Good day, good people.
For devotees of the English language: Wanhope is a noun. It means forlorn hope, despair and delusion.
What continually surprises me is: people are shocked and surprised by the revelations of corruption being exposed in Congress, the government and Wall Street.
In May of 2010 Michael Lewis, a former Goldman Sachs bond salesman in London, had his book published called Liars Poker. He told his readers Goldman was defrauding their customers and had conflicts of interest. Nothing was done about it within Goldman which is obvious by the continuing revelations or without by any prosecuting agencies — so far, but I have hope.
Greg Smith, head of Goldman’s U.S. equity derivatives for Europe and located in London, also said in March of 2012 that the Goldman culture is corrupt. “I can honestly say that the environment now is as toxic and destructive as I have ever seen it.” “. . . how callously people talk about ripping their clients off.” “. . . five different managing directors refer to their own clients as ‘Muppets’, sometimes in internal emails.” When the managing directors insulted their customers by calling them Muppets, they were saying the customers were manipulated like any other kind of marionette and brainless, too. And I understand other names worse than Muppets were used by the good directors at Goldman who obviously had a high regard for the sources of their income they betrayed.
One of the naïve talking heads on television who had been living in a vacuum in a cave said, “If customers of Goldman are dissatisfied with Goldman’s, they can move their account to another Wall Street firm. According to Paul Volcker, the former Federal Reserve Chairman, said because there is so much money to be made by not putting the interests of their customers first — they don’t. Or, to put it another way: the game is crooked, but it’s the only game in town — Caveat Emptor. One customer who spoke said, “We trade a lot with Goldman, and we know that we have to be very careful when we do so.”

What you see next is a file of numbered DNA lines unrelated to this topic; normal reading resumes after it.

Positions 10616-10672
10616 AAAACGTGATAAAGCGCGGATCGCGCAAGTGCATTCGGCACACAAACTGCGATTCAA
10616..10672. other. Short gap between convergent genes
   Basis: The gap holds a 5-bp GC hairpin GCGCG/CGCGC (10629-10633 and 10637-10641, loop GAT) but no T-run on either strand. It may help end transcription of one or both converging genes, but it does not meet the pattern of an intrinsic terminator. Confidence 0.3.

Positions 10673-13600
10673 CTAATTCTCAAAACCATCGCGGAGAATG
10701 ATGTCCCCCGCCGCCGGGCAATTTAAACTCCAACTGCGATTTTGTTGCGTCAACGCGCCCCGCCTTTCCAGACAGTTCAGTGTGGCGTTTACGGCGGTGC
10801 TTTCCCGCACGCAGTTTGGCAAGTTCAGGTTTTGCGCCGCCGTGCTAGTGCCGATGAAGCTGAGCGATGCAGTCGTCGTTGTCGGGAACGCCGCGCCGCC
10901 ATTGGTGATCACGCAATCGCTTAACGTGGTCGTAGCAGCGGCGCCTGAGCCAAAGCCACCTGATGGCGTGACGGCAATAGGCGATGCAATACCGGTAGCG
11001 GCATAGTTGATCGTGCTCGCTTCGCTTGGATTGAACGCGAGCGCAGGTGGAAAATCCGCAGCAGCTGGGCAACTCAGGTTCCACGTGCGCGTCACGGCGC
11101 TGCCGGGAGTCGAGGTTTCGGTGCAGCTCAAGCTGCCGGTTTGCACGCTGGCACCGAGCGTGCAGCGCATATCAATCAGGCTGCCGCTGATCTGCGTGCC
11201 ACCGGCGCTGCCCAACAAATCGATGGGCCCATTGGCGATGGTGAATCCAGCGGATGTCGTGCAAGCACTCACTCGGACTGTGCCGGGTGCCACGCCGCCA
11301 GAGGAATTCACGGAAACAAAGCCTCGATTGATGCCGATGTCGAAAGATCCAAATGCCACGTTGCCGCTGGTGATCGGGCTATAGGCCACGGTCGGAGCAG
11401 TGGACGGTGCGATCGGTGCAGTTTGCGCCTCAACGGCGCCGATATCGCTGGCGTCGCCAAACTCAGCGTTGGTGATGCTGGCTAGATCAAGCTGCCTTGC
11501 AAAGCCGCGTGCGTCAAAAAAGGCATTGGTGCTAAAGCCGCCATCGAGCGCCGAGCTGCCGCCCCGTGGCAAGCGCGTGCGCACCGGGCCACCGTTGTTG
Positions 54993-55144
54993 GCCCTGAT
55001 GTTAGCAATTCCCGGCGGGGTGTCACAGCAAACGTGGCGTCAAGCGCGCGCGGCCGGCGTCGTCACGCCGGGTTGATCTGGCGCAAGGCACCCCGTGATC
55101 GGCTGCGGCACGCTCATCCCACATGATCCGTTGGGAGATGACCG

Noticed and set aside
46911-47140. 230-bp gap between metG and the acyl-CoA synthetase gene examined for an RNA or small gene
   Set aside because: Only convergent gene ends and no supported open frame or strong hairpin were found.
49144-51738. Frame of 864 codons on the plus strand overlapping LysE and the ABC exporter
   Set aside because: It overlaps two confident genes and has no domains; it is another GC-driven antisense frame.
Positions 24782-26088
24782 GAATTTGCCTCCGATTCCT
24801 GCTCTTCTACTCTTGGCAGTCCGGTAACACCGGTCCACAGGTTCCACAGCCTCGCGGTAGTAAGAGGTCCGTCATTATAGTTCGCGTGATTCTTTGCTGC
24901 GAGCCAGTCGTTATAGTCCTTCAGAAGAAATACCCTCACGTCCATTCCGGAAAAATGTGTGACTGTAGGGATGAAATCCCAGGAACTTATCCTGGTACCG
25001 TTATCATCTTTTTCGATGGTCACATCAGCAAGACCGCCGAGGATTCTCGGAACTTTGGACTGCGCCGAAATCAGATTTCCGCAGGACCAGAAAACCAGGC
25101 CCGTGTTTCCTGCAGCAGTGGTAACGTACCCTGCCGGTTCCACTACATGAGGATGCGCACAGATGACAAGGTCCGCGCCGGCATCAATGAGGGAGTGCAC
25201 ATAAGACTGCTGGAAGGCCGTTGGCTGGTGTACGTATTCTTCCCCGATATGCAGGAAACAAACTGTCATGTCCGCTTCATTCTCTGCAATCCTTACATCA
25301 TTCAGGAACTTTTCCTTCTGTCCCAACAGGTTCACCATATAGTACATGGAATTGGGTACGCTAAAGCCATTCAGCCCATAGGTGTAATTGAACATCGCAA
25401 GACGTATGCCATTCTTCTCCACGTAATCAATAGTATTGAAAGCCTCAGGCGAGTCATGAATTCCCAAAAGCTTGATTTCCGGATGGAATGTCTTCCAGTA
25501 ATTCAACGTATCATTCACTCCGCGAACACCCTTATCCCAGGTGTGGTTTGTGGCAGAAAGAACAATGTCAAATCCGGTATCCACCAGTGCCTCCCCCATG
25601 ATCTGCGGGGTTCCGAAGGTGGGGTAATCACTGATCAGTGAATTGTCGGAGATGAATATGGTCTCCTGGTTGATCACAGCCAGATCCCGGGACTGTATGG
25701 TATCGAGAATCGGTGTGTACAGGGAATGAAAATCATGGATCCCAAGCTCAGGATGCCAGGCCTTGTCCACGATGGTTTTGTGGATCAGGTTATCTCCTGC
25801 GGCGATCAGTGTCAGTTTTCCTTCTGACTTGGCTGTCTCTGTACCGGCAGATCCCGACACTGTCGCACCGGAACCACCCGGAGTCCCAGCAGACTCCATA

Lloyd Blankfein, the CEO of Goldman, told Congress their customers have no right to know about conflicts of interest. Is the principle, it is alright to cheat, lie and steal, but it is not alright to get caught apply to Wall Street? Maybe the board of directors of Goldman should allow Mr. Blankfein to file for unemployment insurance and find someone to replace him whom has a moral sense.
The Dodd–Frank Wall Street Reform and Consumer Protection Act was signed into law by president Obama in July 2010. Unfortunately, by the time the lobbyists and Wall Street finished motivating members of Congress with money, the bill was ineffective in preventing the corrupt culture on Wall Street. So, it was business as usual — profits first, customers second.
In October 2011 Lawrence Lessig’s book was published. The title is Republic, Lost: How Money Corrupts Congress and a Plan to Stop It. The title is self-explanatory. Until we prevent the corrupticians in Congress from taking bribes, not disguised as campaign contributions and perquisites, and delivering what the bribers want, the American taxpayers, their employers, will never get an honest first count.
What this country needs is some good-old fashion sustained outrage, nonstop until the members of Congress remove the corrupt culture and make the changes which put the taxpayers first and protect them from Wall Street predators. The U.S. did not lose a battle in Vietnam, but it lost the war. Why? Because, a war cannot be sustained without the will of the people. The same should be true in reforming the Congressional-corrupt environment. Are we to continue to be called the Muppets or worse names by members of Congress and Wall Street?
Do you have wanhope? What is your thought on the contribution you can make to change the corrupt environment of Congress and Wall Street?
Contacting me with comments and constructive criticisms with honesty and pleasantness their constant companions will always be welcomed.Google+